Institute of Astronomy

The surprising relationship between Lyman break galaxy spectroscopic features, environment, and kinematics

SpeakerTalk DateTalk Series
Jeff Cooke (Swinburne)15 July 2011Institute of Astronomy Galaxies Discussion Group

Abstract

I will present results from our program investigating the spatial distribution of LBGs exhibiting
different spectroscopic features that has uncovered direct links to their environment and kinematics.
Motivated by our recent work investigating interacting z$\sim$3 LBGs, we divide the LBG population
into two sub-types: one that exhibits dominant Lyman-alpha absorption and broad/strong interstellar
features (termed aLBGs) and one that exhibits dominant Lyman-alpha emission and weak/narrow
interstellar features (eLBGs). We use a novel broadband color-magnitude technique, tested using
$\sim$1000 Keck spectra, to generate highly pure and large ($\sim$10000) photometric samples of aLBGs and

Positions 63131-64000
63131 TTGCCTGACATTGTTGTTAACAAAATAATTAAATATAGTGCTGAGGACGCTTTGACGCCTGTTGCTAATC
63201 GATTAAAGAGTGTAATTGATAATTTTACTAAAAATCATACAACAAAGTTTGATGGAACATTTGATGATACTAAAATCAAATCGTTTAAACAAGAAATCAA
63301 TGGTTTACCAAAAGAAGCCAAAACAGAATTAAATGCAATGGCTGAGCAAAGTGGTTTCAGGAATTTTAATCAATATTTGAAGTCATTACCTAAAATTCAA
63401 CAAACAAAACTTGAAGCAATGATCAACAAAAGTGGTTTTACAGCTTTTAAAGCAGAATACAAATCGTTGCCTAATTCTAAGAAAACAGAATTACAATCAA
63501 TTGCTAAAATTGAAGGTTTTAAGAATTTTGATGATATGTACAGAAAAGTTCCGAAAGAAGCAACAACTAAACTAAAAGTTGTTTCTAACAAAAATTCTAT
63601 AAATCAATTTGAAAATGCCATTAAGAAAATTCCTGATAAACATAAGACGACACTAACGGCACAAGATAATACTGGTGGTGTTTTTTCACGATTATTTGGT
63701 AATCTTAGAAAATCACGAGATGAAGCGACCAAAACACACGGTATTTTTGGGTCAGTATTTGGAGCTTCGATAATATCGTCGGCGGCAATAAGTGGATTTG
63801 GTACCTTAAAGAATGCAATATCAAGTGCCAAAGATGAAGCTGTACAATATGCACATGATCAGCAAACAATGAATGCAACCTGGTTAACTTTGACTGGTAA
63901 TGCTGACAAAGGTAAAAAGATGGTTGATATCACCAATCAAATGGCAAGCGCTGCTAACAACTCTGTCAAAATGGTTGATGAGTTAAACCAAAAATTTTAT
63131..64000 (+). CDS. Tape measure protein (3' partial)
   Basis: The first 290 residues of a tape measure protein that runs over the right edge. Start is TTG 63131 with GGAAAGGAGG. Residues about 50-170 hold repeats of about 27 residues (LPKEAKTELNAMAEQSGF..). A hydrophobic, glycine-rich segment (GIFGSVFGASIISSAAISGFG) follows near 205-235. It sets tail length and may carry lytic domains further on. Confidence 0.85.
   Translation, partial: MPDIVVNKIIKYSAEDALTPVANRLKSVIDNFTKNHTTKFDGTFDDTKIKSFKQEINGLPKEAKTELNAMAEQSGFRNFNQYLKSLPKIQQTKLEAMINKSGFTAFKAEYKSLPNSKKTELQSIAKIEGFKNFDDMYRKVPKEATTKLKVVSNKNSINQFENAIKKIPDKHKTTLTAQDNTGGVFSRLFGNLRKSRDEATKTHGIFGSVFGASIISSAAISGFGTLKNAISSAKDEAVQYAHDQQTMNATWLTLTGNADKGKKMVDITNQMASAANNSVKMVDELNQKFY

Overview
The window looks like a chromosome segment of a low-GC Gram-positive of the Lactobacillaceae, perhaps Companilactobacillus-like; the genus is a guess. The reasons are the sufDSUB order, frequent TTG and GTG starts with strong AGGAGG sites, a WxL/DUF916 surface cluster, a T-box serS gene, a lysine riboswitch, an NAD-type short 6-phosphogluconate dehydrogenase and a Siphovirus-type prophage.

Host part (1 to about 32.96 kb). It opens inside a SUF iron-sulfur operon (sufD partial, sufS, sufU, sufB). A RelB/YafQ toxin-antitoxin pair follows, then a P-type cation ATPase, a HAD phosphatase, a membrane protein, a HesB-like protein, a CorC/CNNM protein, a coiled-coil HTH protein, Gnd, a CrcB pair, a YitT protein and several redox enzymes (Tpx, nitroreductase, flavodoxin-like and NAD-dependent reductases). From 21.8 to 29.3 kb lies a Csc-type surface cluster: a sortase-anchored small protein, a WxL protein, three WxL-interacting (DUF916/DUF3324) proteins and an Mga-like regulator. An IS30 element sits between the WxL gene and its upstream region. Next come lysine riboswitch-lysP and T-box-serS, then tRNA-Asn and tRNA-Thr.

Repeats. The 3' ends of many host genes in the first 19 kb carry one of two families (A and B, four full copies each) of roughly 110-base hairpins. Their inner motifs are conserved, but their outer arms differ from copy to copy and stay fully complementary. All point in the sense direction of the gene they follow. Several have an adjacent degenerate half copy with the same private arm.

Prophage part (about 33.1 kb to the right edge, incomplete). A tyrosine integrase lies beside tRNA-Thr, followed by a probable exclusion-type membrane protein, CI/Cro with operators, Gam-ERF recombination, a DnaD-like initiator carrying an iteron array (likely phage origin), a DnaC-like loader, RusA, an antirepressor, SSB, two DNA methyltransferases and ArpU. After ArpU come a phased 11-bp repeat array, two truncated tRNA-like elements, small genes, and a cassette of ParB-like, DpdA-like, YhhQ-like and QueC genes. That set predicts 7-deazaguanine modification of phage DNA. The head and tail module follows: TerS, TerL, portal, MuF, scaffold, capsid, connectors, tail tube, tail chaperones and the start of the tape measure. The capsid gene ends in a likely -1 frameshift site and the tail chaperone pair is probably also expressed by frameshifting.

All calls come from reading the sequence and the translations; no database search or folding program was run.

eLBGs in the Canada-France-Hawaii Telescope Legacy Survey Deep fields. The large numbers
enable a detailed investigation of the spatial distributions of the two LBG sub-types from large to
very small scales using their two-point correlation functions. We see a highly significant difference
in the behavior of the two auto-correlation functions indicating that aLBGs typically reside in proto-
groups, whereas eLBGs typically reside in the field. In addition, an anti-correlation component in
the aLBG/eLBG cross-correlation further signifies the intrinsic differences in spatial locations of the
two sub-types. The observed bimodality in the full LBG population - highlighted by these two sub-
populations - appears to trace the early formation of the red sequence and blue cloud of galaxies
observed locally. Finally, and equally surprising, analysis of IFU studies of z$\sim$2-3 LBGs compiled
from the literature find that aLBGs are best fit to disk models and eLBGs to interacting/merging and
compact dispersion dominated systems.

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